'Bitter Lake' (2015) written and directed by Adam Curtis.
A chaotic montage of newsreel and archive clips from various sources that combine to form a powerful documentary film explaining why our politicians in the West have failed to understand the Islamic world and have therefore simplified international friction into stories of good v. evil. Whilst centred on Afghanistan it does explore the bigger picture of regional politics (including the involvement of Saudi Arabia) and also global politics and the US banking structure. As the film passes '9-11' we suddenly get a British perspective on our increasingly confused role in Afghanistan with a powerful summary by a British Army Captain who served in Helmand Province. The newsreel and archive clips (bizarrely including 'Carry on up the Khyber' and Blue Peter) are mainly shown in a chronological order and are supported by a good soundtrack and narration by director Adam Curtis. It's all really quite hypnotic but ultimately depressing because you just know we're going to go through it all over again....
Exclusive to BBC iPlayer. 9/10.
I have all the Adam Curtis oeuvre, sadly only obtainable from some queer website in Yankland. (Unless you know different). I got mine from Amazon but that source seems to have dried up now. His older stuff never seems available from the usual sellers of DVDs.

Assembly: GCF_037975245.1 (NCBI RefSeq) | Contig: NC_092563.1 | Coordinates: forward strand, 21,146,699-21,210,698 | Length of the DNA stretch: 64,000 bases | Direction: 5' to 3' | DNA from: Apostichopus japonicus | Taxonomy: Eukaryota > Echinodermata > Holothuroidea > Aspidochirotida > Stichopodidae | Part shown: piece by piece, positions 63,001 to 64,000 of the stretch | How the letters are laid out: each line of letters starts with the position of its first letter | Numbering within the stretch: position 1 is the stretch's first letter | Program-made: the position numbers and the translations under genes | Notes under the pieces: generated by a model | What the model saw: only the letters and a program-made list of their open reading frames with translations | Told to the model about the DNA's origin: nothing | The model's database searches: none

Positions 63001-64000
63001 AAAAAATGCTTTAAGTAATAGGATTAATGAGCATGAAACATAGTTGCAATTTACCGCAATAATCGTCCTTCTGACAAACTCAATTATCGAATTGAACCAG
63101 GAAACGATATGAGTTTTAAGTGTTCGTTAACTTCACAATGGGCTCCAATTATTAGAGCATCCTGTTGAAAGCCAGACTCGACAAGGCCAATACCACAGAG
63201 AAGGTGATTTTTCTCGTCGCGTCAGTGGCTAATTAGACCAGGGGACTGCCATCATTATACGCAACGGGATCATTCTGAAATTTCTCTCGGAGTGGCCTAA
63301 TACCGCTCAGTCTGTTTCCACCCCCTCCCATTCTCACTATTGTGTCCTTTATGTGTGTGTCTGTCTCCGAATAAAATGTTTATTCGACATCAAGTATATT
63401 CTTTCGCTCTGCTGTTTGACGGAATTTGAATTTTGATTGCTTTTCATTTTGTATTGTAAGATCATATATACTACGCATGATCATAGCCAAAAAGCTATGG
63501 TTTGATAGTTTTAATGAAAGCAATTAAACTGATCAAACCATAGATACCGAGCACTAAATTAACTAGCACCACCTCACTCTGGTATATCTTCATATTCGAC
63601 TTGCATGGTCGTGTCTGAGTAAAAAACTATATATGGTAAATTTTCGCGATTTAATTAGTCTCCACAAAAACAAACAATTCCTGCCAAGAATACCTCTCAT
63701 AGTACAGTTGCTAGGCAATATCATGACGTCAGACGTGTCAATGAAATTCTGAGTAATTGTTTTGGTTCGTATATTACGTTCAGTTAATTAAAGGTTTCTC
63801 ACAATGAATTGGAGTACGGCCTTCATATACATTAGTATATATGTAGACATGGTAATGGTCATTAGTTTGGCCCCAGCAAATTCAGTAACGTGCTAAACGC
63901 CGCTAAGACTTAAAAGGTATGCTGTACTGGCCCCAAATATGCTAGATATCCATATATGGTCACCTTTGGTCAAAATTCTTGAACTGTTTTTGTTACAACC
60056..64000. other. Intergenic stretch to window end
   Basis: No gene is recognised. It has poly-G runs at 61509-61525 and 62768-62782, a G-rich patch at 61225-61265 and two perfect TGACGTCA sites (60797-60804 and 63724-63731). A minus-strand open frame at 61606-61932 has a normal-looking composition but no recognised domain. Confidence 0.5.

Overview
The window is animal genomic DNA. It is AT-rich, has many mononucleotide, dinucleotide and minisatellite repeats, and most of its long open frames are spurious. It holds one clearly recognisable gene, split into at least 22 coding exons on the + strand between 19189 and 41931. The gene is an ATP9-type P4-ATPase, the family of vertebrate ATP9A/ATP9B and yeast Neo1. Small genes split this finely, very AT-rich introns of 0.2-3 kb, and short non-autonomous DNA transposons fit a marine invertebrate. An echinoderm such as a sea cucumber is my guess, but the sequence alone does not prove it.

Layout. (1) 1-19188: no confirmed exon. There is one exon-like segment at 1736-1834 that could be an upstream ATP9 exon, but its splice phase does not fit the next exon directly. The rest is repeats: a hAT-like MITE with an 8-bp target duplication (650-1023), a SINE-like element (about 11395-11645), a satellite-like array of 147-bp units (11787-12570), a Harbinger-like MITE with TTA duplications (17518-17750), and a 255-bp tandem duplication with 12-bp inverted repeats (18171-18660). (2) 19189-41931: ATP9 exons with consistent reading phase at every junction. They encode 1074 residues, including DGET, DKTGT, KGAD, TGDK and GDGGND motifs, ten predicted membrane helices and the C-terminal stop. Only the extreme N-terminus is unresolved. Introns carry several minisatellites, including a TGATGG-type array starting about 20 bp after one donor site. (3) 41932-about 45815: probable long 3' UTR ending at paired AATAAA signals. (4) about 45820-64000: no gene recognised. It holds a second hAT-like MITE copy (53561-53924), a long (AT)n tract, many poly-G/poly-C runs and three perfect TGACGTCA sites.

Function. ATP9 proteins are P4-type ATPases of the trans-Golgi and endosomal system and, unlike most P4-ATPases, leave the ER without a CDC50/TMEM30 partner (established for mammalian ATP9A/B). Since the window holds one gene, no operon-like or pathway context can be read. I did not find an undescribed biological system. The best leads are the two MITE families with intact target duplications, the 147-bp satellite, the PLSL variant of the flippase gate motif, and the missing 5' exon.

Each of his film and videoclip montages tells a fine story containing some form of socio-political thesis. They sometimes look like documentaries but they always stray into the land of poetic license. Each of his pieces is quite convincing: well argued with often irresistible rhetoric. However, if you look at all of his pieces as whole, it becomes clear that they don't represent any underlying philosophy or political theory. Rather, they're convincing perspectives concerning a singular and particular sort of political phenomenon that was current at the time he made each one.
And all the better for that. Philosophers are to fond of making stuff up, forcing everything into their schema then defending it no matter how daft the historical evidence makes it look. You can watch a Curtis piece from decades ago and still obtain some insight and clarity about the related events of the time. History stories that are more honest than the usual, as found in history books.